HUNTINGTON — The 2019 season presents plenty of “new” for the Marshall defense.
There is new personnel after the graduation of several key players, and there is also a new sheriff in town with former Charlotte head coach Brad Lambert returning to Marshall as the defensive coordinator of the Thundering Herd.
As Lambert knows, that newness brings with it some growing pains, but there is one aspect that Lambert has reiterated to his team throughout the early portion of camp.
That notion? If you are making a mistake, make it an aggressive mistake.
“Make it fast,” Lambert said. “That’s what we tell them in camp. You’ve got to play fast, run to the ball. There is no substitute for that. We can clean mistakes up.”
So far, Lambert has left the field with smiles and “attaboys” each day as his defense continues its growth.
They’ve been far from perfect, but Lambert said the collective effort and energy has been as needed to lead the unit to success.
“Through the first part, the guys’ energy level has been great,” Lambert said of his defense. “They are flying around, playing fast. Obviously, we’ve still got a lot of work to do to correct some of the mistakes, but I’ve been really pleased with their energy.”
The defense lost leadership at each level following graduations and defections from 2018. Up front, Ryan Bee and Malik Thompson graduated and Ty Tyler transferred to Louisville. Nearly all linebacker production is gone except for Omari Cobb, who returns with starting experience. On the back end, safety Malik Gant left for the NFL early, but there is still experience around.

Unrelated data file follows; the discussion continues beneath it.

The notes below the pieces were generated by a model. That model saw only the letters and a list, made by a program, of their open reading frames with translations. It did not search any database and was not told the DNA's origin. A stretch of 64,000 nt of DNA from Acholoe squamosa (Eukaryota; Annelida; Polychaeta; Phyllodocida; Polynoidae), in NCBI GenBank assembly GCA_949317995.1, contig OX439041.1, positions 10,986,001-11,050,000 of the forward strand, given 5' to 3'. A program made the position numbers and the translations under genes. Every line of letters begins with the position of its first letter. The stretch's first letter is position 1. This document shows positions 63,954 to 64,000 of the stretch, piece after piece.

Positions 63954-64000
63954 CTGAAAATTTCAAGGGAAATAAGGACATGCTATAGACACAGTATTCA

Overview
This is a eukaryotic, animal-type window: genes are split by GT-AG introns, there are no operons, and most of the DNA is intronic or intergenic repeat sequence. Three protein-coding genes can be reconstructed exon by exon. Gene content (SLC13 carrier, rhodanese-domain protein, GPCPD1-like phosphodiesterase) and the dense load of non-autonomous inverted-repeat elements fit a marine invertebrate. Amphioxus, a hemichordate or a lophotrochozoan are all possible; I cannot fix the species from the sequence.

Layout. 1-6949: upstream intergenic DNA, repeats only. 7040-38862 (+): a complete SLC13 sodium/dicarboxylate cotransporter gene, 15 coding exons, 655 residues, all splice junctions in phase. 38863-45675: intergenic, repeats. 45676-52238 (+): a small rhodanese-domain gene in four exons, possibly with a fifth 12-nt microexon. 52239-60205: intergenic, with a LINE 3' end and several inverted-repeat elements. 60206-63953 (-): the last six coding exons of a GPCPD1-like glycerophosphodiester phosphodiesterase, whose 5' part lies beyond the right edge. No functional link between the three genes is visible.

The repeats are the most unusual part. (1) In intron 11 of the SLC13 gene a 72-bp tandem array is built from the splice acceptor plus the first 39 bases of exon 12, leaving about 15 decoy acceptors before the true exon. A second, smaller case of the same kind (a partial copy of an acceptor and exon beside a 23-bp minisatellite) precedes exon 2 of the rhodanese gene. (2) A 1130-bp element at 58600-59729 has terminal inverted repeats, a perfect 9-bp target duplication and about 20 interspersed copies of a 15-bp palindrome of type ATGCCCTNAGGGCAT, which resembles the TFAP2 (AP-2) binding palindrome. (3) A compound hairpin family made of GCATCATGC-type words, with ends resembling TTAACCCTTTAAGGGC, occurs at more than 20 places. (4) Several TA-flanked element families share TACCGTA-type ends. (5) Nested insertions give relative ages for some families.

While others will have to step up as leaders along each level, Lambert said there is no shortage of talent with the Herd at each spot, with camp serving as an audition for those who want to become a viable part of the rotation.
Marshall head coach Doc Holliday said that he and Lambert are looking for one aspect in particular.
“No. 1, it’s consistency,” Holliday said. “We want guys to consistently do what we ask them to do — get their head in the right gap.”
Lambert said consistency on a daily basis is what separates starters from contributors.
Those who continue to play fast will see the game slow down for them — a notion that seems ironic but makes sense when Lambert explains how it works on the field in the grand scheme of a practice.
“What gets difficult about camp is that you are installing and your offense is installing new plays, so each day, you’re seeing a little something different,” Lambert said. “Once you get toward the back end of camp and more into [game prep], everything is really going to slow down for them from a schematic standpoint.”
Marshall is getting into the midway point of its preseason and the last week of camp before the shift to game preparation begins.
Both Lambert and Holliday said this particular time is a crossroads for the team.
Teams who struggle with success are often those who see a downturn in energy once the newness of camp wears off and that midpoint between the start of camp and the start of games hits.
Good teams are able to maintain that energy level throughout the rest of camp while great teams find a way to continue to elevate their energy each day, building up momentum to the start of the season.
“Now, we’re going to get into day eight and beyond of camp, and sometimes you can hit a lull in there, so we’ve got to really push through even harder right now,” Lambert said.
Holliday has his eyes on the bigger picture, which is a Conference USA championship. The 10-year veteran head coach said the rise to expectations starts with a continued ascent in practice each day.
“In order for us to get where we want to go and for expectations where they are, we’d better have juice every practice,” Holliday said. “We can’t walk off the field any day without being a better football team because of the challenge we have ahead of us.”